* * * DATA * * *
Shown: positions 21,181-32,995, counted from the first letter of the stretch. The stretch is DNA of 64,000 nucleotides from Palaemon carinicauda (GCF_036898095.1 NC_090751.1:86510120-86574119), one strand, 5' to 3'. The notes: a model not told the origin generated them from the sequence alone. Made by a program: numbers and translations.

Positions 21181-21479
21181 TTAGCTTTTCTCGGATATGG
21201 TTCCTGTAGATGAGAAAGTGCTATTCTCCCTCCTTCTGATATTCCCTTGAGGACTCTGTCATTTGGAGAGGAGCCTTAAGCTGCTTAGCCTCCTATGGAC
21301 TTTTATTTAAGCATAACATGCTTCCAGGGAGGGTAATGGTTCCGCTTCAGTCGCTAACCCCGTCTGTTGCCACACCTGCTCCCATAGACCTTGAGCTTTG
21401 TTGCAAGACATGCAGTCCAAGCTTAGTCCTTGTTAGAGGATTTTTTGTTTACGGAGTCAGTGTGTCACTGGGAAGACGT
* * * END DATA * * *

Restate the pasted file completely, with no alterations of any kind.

Shown: positions 21,181-32,995, counted from the first letter of the stretch. The stretch is DNA of 64,000 nucleotides from Palaemon carinicauda (GCF_036898095.1 NC_090751.1:86510120-86574119), one strand, 5' to 3'. The notes: a model not told the origin generated them from the sequence alone. Made by a program: numbers and translations.

Positions 21181-21479
21181 TTAGCTTTTCTCGGATATGG
21201 TTCCTGTAGATGAGAAAGTGCTATTCTCCCTCCTTCTGATATTCCCTTGAGGACTCTGTCATTTGGAGAGGAGCCTTAAGCTGCTTAGCCTCCTATGGAC
21301 TTTTATTTAAGCATAACATGCTTCCAGGGAGGGTAATGGTTCCGCTTCAGTCGCTAACCCCGTCTGTTGCCACACCTGCTCCCATAGACCTTGAGCTTTG
21401 TTGCAAGACATGCAGTCCAAGCTTAGTCCTTGTTAGAGGATTTTTTGTTTACGGAGTCAGTGTGTCACTGGGAAGACGT